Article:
Montessori Career Fair
As a growing number of families seek child-centered education alternatives, Montessori schools—public and private –are expanding to meet the need. There are an estimated 5,000 Montessori schools in the United States, about 500 of which are operated in the public sector as district, magnet or charter schools.
And with the growth of Montessori has come new education employment opportunities for teachers in traditional schools and those in other fields who may be interested in a meaningful career change.
West Virginia’s original Montessori school, Mountaineer Montessori, is holding a two-part “career fair” to introduce Montessori principles and its school to individuals who want to learn more about the education method based on the scientific work of Dr. Maria Montessori, an Italian physician.
“It’s the way education is supposed to be.” That’s how some teachers describe working in a Montessori classroom, where learning is student-led and adults serve as a guide to support children to take their interests and abilities as far as they can.
The career fair will include a virtual presentation on Tuesday, March 8, at 6:30 p.m., followed by in-person classroom tours at 9 a.m. on Saturday, March 12, at 4801 Staunton Avenue.
RVSP is required and space is limited. Tours are for adults only and participation in the Zoom presentation is required for tour admission.
Mountaineer Montessori School (MMS) has experienced significant growth in recent years, with enrollment more than doubling in the past decade and new programs and facilities opened to meet the demand. Founded in 1976, MMS serves 180 children ages 2-eighth grade, and anticipates upwards of 200 students next year. The school moved to the former St. Agnes campus at 4801 Staunton Avenue in August to accommodate increased enrollment and started a toddler classroom this year at its former location at 308 20th Street.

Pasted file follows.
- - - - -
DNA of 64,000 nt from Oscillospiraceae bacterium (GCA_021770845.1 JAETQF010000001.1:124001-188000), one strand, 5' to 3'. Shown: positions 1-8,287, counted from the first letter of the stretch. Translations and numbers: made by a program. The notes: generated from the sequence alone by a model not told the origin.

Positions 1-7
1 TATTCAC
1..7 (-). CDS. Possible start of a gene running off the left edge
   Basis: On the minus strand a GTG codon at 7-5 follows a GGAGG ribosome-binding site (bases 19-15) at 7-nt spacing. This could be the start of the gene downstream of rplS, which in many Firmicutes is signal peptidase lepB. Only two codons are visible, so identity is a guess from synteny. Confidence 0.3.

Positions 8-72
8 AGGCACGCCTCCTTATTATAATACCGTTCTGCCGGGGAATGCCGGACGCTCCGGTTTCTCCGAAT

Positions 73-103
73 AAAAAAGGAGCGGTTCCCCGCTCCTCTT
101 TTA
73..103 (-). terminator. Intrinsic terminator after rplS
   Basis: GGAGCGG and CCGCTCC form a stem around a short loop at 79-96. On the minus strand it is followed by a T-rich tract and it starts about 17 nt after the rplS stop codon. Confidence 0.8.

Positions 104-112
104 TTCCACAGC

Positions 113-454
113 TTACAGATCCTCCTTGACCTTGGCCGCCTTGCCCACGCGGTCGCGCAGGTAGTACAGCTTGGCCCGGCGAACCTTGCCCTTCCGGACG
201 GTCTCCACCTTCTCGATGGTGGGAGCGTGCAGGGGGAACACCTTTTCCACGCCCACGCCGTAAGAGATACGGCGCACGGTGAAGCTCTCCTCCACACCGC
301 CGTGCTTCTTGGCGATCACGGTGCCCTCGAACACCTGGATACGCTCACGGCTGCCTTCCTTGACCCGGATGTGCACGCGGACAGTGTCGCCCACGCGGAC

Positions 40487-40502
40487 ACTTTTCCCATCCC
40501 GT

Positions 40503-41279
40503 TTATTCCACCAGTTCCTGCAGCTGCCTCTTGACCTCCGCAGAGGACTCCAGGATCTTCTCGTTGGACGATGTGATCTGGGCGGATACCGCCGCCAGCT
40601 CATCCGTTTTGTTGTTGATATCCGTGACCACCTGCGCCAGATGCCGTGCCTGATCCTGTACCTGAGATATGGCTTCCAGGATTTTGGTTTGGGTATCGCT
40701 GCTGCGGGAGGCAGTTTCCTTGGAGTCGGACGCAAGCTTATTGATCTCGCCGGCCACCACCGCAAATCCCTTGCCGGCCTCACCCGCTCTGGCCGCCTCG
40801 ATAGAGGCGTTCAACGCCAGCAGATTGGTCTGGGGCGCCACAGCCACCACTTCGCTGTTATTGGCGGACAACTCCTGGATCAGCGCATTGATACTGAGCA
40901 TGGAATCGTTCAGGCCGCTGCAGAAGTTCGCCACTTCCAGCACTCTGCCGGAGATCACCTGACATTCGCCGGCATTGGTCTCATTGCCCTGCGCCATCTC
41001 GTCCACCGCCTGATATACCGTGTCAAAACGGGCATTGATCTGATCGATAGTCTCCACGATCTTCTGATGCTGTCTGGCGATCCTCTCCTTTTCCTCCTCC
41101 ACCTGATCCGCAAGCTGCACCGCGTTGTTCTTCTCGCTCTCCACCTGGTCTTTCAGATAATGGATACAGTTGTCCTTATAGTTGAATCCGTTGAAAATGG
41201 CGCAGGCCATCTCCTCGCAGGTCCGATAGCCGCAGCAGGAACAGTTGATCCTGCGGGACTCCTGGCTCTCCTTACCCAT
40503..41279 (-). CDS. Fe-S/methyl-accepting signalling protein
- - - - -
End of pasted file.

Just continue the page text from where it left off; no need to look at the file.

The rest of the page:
“Families come to us looking for high-quality education options in an environment that respects their children as individuals and nurtures them as a whole child,” said MMS Director Jennifer Carriger. “Our programs foster each child’s intellectual, social and emotional growth at every stage of development and inspire a lifetime love of learning.
“The career fair is designed to encourage those from all backgrounds to look at Montessori as a career possibility. There are potential opportunities in the classroom, administration and specialty areas, both full and part time” she said.
“We love sharing the Montessori story with the community,” Carriger added.
MMS offers an expansive academic and arts curriculum that meets and exceed state standards. Children work in multi-age, developmentally-based cohorts in carefully prepared classroom environments that have been described as “laboratories of learning.” The classroom experience is enriched with music, art, physical education, Spanish, STEM, peace education, entrepreneurship and summer learning opportunities, as well as a learning support program. Learning goes beyond the classroom and into the school’s four-acre campus greenspace, the community and throughout the state.
MMS is an independent, non-profit school governed by an elected board of directors comprised of parent, faculty and community representatives. Expenses are funded through tuition, fundraising, grants and partnerships. Financial aid is available and the school offers more than $50,000 in tuition grants and scholarships to area families each year.